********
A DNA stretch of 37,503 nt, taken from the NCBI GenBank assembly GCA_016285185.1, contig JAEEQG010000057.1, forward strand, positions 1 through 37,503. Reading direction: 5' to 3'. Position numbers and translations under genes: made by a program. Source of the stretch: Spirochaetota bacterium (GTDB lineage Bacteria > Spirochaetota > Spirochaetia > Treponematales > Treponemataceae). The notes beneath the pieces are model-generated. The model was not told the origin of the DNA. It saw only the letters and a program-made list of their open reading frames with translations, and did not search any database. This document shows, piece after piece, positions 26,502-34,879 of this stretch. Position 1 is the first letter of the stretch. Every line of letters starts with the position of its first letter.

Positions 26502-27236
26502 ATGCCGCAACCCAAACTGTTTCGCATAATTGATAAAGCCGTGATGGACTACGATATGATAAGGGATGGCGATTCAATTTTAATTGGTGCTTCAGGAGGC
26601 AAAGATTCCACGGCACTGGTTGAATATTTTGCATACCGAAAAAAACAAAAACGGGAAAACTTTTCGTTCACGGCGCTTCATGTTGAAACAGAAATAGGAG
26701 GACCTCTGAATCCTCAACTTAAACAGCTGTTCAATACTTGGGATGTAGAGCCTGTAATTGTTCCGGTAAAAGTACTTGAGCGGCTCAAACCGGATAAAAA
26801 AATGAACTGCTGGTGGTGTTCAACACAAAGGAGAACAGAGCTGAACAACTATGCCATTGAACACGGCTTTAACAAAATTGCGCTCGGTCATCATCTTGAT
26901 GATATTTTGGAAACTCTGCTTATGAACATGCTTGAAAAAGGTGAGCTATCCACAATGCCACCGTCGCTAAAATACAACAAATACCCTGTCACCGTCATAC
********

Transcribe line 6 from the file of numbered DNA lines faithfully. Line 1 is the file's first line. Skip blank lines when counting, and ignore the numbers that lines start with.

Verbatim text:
26801 AATGAACTGCTGGTGGTGTTCAACACAAAGGAGAACAGAGCTGAACAACTATGCCATTGAACACGGCTTTAACAAAATTGCGCTCGGTCATCATCTTGAT